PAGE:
28. And he was there with the Lord forty days The number of forty days is repeated, in order that the second Tables might have no less credit than the first; for we have stated that Moses was withdrawn from the common life of men, that he might bring the Law, as it were, from heaven. If he had only been kept a few days in the mount, his authority would not have been ratified by so conspicuous a miracle; but the forty days obtained full credit for his mission, so that the people might know that he was sent by God; inasmuch as the endurance of a fast for so long a period exceeded the capacity of human nature. Wherefore, in order that the majesty of the Law might be indubitable, its minister was invested with angelic glory; and hence he expressly records that “he did neither eat bread, nor drink watch” since it was requisite that he should be distinguished from other mortals, in order that his official character might be unquestionable. Now, it must be borne in mind, that this was not a mere fast of temperance or sobriety, but of special privilege, whereby exemption from the infirmity of the flesh was vouchsafed to Moses for a time, in order that his condition might be different from the rest of the human race. For neither did he feel any hunger, nor did he struggle with any longing for food, nor desire meat and drink any more than one of the angels. Therefore this instance of abstinence was never alleged as an example by the Prophets, nor did any one attempt to imitate what they all knew to be by no means accorded to them. I except Elijah, who, being sent to revive the Law, when it was almost lost, like a second Moses, abstained also from eating and drinking for forty days. The reason for the fast of Christ was similar, (Matthew 4:2 ) for, in order to acquire full credit for his Gospel, He desired to make it manifest that He was by no means inferior to Moses in this particular. Wherefore, the less excusable is that error, which sprang from gross ignorance, when all, without exception, endeavored to rival the Son of God in their annual fast, as if a new promulgation of the Gospel was entrusted to them. For neither did Christ fast forty day’s more than once in His life; nor during the whole of that time, as it is clearly specified, did he experience hunger; and His heavenly Father separated Him from communion with men, when He was preparing Himself to undertake the office of teacher.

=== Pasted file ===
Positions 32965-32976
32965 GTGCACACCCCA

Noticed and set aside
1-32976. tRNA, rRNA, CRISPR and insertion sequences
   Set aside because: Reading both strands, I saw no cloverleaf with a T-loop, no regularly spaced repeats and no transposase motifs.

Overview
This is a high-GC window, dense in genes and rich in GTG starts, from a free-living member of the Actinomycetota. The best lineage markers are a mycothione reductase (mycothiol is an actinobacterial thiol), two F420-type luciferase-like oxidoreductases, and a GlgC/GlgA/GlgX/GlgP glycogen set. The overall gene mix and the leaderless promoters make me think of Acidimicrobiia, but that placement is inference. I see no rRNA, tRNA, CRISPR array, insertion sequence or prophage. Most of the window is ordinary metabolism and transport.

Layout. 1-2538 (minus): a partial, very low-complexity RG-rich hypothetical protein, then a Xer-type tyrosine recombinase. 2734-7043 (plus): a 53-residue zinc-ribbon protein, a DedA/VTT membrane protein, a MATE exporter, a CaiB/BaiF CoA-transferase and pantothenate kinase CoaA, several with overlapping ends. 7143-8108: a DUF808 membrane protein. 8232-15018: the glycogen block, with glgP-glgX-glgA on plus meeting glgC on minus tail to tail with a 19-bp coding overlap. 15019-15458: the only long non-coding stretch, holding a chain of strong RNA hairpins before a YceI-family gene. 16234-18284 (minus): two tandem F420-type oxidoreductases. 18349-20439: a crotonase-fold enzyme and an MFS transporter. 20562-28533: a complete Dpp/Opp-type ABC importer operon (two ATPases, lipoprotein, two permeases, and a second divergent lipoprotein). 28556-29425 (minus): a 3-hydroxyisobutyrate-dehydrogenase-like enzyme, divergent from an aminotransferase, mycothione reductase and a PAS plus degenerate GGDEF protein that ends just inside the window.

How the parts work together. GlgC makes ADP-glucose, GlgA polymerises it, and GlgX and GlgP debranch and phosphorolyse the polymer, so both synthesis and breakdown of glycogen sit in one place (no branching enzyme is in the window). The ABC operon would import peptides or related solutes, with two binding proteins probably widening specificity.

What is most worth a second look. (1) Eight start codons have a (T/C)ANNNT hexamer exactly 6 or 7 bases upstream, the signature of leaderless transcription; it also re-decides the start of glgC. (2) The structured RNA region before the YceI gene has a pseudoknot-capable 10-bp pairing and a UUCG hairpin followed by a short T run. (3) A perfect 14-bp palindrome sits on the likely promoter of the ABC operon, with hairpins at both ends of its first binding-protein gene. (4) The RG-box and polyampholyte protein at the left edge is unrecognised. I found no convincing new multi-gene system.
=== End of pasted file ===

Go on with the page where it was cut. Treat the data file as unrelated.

Calvin gives us one hermeneutical key to understanding his view of the sacraments when he says:
The rule which the pious ought always to observe is, whenever they see the symbols instituted by the Lord, to think and feel surely persuaded that the truth of the thing signified is also present.
~ Institutes 4.17.10
About the righteousness procured for us in Christ’s atonement Calvin writes:
[F]or as sin was done away through the death of Christ, so righteousness is procured through his resurrection. This distinction must be carefully observed, that we may know what we must look for from the death of Christ, and what from his resurrection. When, however, the Scripture in other places makes mention only of his death, let us understand that in those cases his resurrection is included in his death, but when they are mentioned separately, the commencement of our salvation is (as we see) in the one, and the consummation of it in the other.
So righteousness is procured through the resurrection. Christ’s death does away with sin, and the act that moves us beyond sinlessness into righteousness is Christ’s resurrection.
I believe that this is important for understanding Calvin’s soteriology because he connects righteousness and “new life” with Christ’s divine nature. Our being justified includes our being given an eternal life that comes from God’s own life.
This starts to come into clearer focus as we remind ourselves what Calvin thought of Adam’s own state and goal.
Here’s a good one:
For were it not that the reprobate, through their own fault, turn life into death, the Gospel would be to all the power of God to salvation, (Romans 1:16) but as many persons no sooner hear it than their impiety openly breaks out, and provokes against them more and more the wrath of God, to such persons its savor must be deadly, (2 Corinthians 2:16.)
~ Commentary on Matthew 16:19
So, if it weren’t for the reprobate, universalism would be true. Just a sentence earlier, Calvin states that condemnation is “accidental” to the gospel message, since its essence is salvation. Condemnation comes from a rejection of this message once heard.
All the blessings we enjoy are Divine deposits, committed to our trust on this condition, that they should be dispensed for the benefit of our neighbors.
~ John Calvin